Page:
Pennsylvania bets on $70 billion in cash flows
David Fillman, with union of #PALottery workers, says public mgmt could be more lucrative than private. “And we don’t have a profit motive.’
— Marywilson (@Marywilson) January 14, 2013
A big brawl is going on in Pennsylvania over the way that Republican Governor Tom Corbett has been maneuvering to privatize the state’s successful public lottery. The governor held negotiations in secret for months before announcing in November, 2012 that he had chosen a single bidder, the UK’s Camelot Global Services, to be awarded a 20-25 year contract to operate the lottery.
This announcement, made while the Pennsylvania legislature was in recess, was intended to move the governor’s process to conclusion before the legislature came back into session. Public outrage caused Corbett to initially delay the contract, but in a move that seemed to show contempt for the state’s legislators, his office gave Camelot a “Notice of Award” late last Friday; just before the Senate Finance Committee was to hold a hearing on the details of the contract.
In many ways, this debate is the Maginot Line of the privatization story. Although the Pennsylvania lottery is one of the best run and most profitable in the nation, Governor Corbett has claimed that by outsourcing it, greater profits can be achieved. This really doesn’t make sense, because substantial management fees and profits will have to be paid to Camelot. Others have argued that in fact by paying these fees and profits to an outside firm, it will actually diminish the revenues from the lottery that Pennsylvania can use for purposes such as supporting senior citizens.
To achieve higher profits, Camelot has offered to restructure the current lottery arrangement and make two major changes: expand the number of games offered (which the current public management does not have the authority to do), and transfer a reduced amount of revenue to the state (3 percent less). The Patriot News explains:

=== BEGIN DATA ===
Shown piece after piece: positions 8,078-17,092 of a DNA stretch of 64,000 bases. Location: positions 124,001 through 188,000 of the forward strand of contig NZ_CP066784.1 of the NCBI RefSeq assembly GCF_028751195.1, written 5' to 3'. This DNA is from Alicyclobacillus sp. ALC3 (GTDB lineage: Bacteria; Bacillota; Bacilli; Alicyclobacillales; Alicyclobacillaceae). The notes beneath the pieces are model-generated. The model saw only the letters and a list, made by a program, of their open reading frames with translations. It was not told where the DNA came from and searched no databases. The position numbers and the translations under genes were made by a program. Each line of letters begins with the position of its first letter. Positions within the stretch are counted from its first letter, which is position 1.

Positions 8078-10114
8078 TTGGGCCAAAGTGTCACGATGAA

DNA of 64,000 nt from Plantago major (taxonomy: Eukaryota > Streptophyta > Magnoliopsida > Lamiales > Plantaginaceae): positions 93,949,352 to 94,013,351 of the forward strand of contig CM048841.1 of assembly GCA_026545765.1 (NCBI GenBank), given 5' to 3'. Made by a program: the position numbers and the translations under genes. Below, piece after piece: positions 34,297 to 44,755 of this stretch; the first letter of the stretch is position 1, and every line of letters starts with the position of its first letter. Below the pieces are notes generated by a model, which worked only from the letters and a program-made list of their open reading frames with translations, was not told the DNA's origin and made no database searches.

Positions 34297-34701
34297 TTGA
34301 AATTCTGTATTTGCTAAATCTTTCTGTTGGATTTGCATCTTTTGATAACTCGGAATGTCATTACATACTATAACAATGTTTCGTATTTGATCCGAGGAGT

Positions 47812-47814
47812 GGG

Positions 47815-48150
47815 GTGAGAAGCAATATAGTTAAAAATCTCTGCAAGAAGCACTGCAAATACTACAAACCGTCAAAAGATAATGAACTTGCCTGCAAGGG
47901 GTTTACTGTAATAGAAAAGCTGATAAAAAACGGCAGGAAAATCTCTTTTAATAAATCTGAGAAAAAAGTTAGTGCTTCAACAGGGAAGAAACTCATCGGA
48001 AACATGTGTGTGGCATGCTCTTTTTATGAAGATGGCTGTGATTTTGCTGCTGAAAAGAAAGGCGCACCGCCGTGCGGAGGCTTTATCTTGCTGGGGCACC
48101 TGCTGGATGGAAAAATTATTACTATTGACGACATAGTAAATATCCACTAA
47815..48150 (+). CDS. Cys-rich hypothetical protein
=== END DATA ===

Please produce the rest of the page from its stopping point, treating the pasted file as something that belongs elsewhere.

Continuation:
To hit its profit commitments, Camelot intends to introduce Keno and online lottery games to the lottery’s line-up and have the state’s guaranteed profit requirement remain at 27 cents on every dollar the lottery receives going to fund programs for senior citizens. That requirement is set by law and is expected to rise to 30 cents on every dollar in two years.
Since the deal has been negotiated with minimal transparency, it’s somewhat difficult to assess Camelot’s contention of increased profits. The progressive group Keystone Research did a model of what additional profits Camelot would guarantee to the state. You can see in Keystone’s chart that an upfront blast of increased profits lasts for about five years, but then the increase in profits barely keeps up with the average inflation rate for the balance of the 20-year contract.
The lottery under public management has been consistently profitable for decades. Although it suffered revenue declines from 2007 to 2009, it had record profits last year.
Legislators at the Senate Finance hearing on Monday wanted to know how Camelot would increase usage of the lottery. The AP’s Marc Levy captured the exchange (emphasis mine):
Besides those legal hurdles, Camelot’s big challenge will be to persuade more people — perhaps even double the number, or more — to play the Pennsylvania Lottery.
Senate Finance Committee Chairman Michael Brubaker, R-Lancaster, asked whether such a strategy is realistic. [Camelot’s] Kovach insisted his company has carried out research that gives it confidence.
“The research would indicate to us that there are infrequent, lapsed and non-players, and there is a market that currently is not being focused on by the lottery,” he said. “And some of the things the lottery has done has been very successful with the core player, but actually presents some barriers to infrequent or lapsed players playing.”
Sen. Pat Vance, R-Cumberland, told Kovach he was being vague and pressed him for details.
Kovach responded that Camelot has marketing techniques and ways in which it designs and presents games and terminals that make them friendlier to the uninitiated or unfamiliar.
“The use of language, the complexity of the game can sometimes put off people who might play, but just find it a little too difficult, the barriers to actually playing a little too intimidating,” he said. “And we would look to reduce those barriers.”
Excuse my cynicism, but lottery games are not very challenging to play. It sounds as if Camelot wants to target the least common denominator to bulk up lottery revenues. I’m ambivalent about gaming, but this sounds predatory on the part of Camelot, and sadly, it seems to be supported by Governor Corbett. Numerous legislators in the hearing on Monday decried the need to spread gambling further to the population.
Governor Corbett’s entire proposal happened with almost no oversight and no transparency on the financials. It would be a shame if the governor finalized this contract without further public vetting. It would tie the state’s hands for 20 to 25 years. And that would be betting a lot.
Patriot News: Pennsylvania Lottery on track to beat last year’s record profits
Patriot News: Lottery privatization: Auditor General-elect Eugene DePasquale wants more information about this outsourcing
State of Pennsylvania: Notice of Award to Camelot Global Services